Pornographer Robert Furch makes a movie inspired by "Lysistrata," he says. A documentary crew films the casting call, Furch's 14-day shoot, a lighting technician's becoming an actor, and the aftermath of the suicide (before filming ends) of Claudia Fielers, the film's leading lady. Comments by Roman Polanski, Carl Amery, and an unseen narrator connect the possibility of snuff films to the process of a commercial enterprise such as this and Fielers' suicide. Furch pleads innocent, cloaking his work in Protestant virtues. His posturings and his direction are comical; the commentary may be tongue in cheek. What about the appended snuff footage? Is this documentary for real?
Oakland/San Francisco-area bluesman Tucker sings in a manner undeniably derivative of Bobby "Blue" Bland, and he stands in this style quite strongly. A horn section adds extra juice, but it is the pianist/organist Bill Heid who really provides the spark that powers this full bodied authentic blues machine….
Don't ya just love 'em? Jazz critics that is. I was reading just the other day what a complete waste of Lou Donaldson's ample talents his late 60's boogaloo beat records are. Well I am sorry - but I think they're great! It's all an attitude - sure LD's blowing is represented better elsewhere - but that just isn't the point. What we have here is archetypal party music, be it a scene from a 1960's movie or the Wag one Monday in the late 80's bursting at the seems as "Rev. Moses" shifts up a gear.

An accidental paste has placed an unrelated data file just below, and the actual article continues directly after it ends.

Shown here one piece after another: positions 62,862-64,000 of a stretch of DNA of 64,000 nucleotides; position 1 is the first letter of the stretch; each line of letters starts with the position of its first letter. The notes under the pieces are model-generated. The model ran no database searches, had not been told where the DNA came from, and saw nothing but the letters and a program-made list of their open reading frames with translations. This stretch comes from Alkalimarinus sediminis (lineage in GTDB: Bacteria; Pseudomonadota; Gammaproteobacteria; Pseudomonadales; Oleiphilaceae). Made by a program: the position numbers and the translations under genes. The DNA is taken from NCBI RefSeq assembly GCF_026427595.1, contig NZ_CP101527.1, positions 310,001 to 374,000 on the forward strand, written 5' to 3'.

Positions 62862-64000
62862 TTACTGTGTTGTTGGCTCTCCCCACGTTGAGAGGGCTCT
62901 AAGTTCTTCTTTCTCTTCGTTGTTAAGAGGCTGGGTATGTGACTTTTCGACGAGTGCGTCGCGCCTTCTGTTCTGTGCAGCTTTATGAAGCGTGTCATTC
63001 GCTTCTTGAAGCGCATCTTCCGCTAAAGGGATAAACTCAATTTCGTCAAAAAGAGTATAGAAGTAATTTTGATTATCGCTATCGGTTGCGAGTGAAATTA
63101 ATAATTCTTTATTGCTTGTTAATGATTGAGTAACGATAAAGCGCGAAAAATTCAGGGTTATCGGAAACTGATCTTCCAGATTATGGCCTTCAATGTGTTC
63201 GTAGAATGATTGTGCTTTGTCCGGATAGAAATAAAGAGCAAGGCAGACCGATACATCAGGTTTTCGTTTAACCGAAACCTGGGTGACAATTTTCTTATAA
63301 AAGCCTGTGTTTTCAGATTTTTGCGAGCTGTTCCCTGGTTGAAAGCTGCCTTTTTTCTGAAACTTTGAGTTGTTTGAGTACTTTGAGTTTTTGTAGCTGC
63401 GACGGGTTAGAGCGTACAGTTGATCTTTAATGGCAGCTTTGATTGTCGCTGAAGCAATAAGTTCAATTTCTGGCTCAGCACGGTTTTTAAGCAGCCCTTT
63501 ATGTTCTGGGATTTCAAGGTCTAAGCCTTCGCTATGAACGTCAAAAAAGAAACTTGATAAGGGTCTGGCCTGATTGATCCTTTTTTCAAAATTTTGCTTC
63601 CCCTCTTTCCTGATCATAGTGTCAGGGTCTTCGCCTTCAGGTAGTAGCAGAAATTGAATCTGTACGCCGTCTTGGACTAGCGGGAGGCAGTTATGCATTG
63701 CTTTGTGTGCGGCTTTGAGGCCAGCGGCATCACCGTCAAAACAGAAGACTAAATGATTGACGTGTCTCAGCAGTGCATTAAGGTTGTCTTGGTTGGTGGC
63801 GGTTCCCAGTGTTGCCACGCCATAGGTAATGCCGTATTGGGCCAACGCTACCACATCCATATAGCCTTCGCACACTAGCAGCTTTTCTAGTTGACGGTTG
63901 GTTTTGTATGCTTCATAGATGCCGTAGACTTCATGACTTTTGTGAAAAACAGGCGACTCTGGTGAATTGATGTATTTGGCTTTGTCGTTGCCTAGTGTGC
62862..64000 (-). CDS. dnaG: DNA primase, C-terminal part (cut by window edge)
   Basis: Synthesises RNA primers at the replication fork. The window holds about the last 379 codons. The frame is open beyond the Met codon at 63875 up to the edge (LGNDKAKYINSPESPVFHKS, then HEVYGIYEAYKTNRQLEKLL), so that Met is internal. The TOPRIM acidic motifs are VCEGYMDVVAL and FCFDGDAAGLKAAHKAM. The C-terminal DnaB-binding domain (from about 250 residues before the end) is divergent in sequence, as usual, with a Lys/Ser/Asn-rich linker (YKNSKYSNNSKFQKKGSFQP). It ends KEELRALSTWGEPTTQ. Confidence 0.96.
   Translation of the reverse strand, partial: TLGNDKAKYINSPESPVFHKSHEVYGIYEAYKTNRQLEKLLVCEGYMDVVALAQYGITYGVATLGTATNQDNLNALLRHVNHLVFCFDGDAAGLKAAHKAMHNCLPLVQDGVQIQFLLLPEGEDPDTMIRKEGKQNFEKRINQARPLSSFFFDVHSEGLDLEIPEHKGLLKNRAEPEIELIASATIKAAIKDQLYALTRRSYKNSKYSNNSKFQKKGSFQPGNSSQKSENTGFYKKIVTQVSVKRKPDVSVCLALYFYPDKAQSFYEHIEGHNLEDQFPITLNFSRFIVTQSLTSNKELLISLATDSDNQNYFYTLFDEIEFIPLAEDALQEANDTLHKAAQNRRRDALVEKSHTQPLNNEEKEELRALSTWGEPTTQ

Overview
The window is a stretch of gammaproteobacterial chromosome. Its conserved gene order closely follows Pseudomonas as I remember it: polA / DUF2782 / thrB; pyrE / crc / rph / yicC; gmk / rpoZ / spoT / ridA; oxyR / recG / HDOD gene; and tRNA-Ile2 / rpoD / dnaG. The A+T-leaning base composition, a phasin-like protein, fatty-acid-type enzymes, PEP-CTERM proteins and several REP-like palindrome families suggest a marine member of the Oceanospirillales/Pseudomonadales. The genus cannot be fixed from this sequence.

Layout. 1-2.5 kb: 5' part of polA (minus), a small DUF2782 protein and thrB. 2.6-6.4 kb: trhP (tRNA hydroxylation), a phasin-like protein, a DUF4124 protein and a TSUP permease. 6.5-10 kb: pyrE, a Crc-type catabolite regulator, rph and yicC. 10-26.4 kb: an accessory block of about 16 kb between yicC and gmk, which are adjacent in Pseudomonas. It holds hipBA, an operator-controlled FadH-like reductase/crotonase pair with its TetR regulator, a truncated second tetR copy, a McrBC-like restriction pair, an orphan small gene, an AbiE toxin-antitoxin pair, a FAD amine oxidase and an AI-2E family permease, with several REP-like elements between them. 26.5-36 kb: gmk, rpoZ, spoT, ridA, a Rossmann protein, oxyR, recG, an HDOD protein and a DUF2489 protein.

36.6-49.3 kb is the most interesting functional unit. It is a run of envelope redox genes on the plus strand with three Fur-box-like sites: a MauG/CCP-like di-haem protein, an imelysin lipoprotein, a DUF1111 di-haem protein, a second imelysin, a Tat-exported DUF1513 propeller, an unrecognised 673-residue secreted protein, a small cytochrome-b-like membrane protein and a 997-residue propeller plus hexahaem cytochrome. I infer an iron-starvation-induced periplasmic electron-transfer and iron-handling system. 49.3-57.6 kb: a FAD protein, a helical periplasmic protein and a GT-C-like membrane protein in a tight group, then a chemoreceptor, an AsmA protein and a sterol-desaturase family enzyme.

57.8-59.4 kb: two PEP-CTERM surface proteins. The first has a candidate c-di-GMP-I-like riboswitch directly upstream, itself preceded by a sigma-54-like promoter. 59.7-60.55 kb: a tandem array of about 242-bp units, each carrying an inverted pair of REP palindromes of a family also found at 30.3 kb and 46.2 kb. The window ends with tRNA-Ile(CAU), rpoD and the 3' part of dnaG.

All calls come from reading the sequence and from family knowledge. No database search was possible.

Mose Allison, who was a musical institution long before 1987, had not run out of creative juices after 30 years of major league performances. This set finds him introducing such ironically truthful songs as "Ever Since The World Ended," "Top Forty," "I Looked In The Mirror" and "What's Your Movie." The many guest artists (including altoist Arthur Blythe, tenor-saxophonist Bennie Wallace, Bob Malach on both alto and tenor and guitarist Kenny Burrell) are unnecessary frivolities but Allison's trio (with bassist Dennis Irwin and drummer Tom Whaley) is tight and ably backs the unique singer-pianist.